A site-specific work at Castrum Peregrini, Amsterdam, 2014
An installation in the old hiding place at Castrum Peregrini. The red lines depict the lines of vision from the street into the apartment. The six people hiding there during World War II had to stay below these lines – all day, every day, for three years – in order to keep from being seen.
The work consists of this site-specific installation and an improvisational performance with Oene van Geel (viola), Kenzo Kusuda (dancer) and Lars Ebert (vocals), edited to a 6.21 min. video in which I referred to the emotional, physical, and mental representation of a human being, caught in a situation like this.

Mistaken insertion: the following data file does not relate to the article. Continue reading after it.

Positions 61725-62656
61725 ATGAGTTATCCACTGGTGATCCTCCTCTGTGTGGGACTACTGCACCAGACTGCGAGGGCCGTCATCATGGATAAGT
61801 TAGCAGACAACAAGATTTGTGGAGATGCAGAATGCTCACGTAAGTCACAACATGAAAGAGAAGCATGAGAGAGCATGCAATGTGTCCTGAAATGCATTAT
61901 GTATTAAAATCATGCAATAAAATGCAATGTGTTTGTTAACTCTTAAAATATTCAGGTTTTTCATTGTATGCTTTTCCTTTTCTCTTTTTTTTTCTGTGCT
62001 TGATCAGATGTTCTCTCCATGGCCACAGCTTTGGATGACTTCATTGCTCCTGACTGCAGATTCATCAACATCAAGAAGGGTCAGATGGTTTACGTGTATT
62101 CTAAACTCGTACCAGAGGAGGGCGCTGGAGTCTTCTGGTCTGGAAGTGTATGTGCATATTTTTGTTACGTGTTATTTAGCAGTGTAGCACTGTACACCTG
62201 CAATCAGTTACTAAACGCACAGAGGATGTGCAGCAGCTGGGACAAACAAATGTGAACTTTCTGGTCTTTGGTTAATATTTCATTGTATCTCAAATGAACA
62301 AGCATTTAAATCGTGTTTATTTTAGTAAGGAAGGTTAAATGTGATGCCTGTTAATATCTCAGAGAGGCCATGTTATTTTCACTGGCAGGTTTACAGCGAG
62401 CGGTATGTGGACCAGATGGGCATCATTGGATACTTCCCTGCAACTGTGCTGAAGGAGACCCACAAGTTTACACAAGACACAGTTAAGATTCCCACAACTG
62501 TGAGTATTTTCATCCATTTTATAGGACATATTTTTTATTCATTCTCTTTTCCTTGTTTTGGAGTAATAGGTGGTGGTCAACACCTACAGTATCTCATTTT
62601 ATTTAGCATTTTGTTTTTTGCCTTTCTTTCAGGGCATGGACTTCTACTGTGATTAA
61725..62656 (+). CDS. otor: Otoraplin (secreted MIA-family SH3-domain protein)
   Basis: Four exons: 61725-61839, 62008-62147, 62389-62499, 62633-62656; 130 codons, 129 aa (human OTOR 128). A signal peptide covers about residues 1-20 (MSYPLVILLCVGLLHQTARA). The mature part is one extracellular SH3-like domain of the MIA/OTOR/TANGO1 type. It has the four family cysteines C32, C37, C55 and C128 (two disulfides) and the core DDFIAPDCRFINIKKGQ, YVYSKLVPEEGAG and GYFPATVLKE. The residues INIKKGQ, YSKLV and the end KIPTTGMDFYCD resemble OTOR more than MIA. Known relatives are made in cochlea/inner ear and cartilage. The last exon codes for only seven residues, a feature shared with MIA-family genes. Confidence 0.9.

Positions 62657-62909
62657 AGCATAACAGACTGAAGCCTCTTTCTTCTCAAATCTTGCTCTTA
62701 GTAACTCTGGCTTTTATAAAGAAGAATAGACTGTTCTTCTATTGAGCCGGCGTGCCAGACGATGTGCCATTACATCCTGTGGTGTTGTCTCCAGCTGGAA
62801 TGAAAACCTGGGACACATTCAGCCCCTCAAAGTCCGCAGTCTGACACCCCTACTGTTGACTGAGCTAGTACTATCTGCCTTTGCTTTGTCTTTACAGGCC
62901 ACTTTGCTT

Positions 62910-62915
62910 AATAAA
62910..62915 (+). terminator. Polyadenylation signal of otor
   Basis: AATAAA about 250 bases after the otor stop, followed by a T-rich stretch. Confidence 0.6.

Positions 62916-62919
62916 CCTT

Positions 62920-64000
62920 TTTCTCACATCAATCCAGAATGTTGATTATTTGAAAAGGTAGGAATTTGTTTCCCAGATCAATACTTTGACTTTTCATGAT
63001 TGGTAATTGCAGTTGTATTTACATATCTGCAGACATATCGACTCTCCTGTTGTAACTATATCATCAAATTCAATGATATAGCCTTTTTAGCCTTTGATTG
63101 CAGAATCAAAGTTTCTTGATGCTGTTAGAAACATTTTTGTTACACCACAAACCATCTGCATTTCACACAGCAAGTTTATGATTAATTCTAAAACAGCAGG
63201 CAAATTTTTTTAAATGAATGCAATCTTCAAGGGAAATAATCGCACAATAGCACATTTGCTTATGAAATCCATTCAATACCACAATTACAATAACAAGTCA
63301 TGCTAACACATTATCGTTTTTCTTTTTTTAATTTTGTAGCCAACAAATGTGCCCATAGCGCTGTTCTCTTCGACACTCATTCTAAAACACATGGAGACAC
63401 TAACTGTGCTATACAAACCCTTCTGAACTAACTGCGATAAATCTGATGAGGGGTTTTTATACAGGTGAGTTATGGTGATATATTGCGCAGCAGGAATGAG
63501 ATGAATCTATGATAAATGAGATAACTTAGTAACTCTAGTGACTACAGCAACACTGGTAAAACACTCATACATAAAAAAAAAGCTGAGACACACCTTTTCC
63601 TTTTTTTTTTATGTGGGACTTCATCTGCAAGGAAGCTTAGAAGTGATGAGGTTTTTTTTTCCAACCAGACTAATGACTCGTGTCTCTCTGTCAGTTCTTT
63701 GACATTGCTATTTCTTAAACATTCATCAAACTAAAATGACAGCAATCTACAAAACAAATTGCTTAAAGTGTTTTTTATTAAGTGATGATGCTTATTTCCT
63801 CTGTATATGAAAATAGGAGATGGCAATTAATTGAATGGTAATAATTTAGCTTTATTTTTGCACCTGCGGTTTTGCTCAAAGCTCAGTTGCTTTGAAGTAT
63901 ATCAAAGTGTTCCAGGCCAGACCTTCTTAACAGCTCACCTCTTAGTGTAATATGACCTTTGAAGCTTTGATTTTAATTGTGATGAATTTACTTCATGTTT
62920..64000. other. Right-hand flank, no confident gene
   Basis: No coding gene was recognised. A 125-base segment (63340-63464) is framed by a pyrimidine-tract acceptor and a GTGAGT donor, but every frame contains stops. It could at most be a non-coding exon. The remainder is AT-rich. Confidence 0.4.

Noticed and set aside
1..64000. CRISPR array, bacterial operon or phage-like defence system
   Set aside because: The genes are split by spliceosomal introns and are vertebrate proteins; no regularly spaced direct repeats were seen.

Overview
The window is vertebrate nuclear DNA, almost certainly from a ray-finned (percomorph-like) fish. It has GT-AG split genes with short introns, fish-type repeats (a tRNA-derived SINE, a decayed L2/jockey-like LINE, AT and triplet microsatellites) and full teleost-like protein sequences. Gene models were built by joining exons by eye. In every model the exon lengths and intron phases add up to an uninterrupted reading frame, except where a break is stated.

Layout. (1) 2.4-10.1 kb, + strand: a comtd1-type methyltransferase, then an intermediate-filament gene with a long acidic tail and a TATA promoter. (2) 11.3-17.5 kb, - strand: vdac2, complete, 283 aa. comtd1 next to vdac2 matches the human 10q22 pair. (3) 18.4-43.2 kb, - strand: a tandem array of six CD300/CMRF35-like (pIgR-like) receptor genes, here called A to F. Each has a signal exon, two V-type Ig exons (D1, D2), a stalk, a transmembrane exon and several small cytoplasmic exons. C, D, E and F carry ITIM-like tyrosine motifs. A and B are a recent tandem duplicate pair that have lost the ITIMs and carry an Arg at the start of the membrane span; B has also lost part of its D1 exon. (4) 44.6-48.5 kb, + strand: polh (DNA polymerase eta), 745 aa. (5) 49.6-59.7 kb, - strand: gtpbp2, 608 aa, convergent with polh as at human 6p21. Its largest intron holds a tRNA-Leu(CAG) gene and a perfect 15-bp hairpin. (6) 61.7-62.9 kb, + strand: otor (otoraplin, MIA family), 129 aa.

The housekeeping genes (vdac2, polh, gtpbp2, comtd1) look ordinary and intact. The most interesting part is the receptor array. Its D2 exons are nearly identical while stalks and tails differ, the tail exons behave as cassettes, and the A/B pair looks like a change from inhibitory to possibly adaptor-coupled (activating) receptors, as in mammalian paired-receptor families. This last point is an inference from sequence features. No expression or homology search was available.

The triangular building’s three walls, with their low windows, formed the framework in which I retraced the lines of vision that shaped the lives of this people.
Six men and women lived together in this small apartment during World War II: Two of them ‘free,’ the others Jewish. Their physical boundaries where tightly circumscribed, but together they managed to create an emotional and mental freedom that was bigger than the ‘outside world’ could have ever imagined at that time.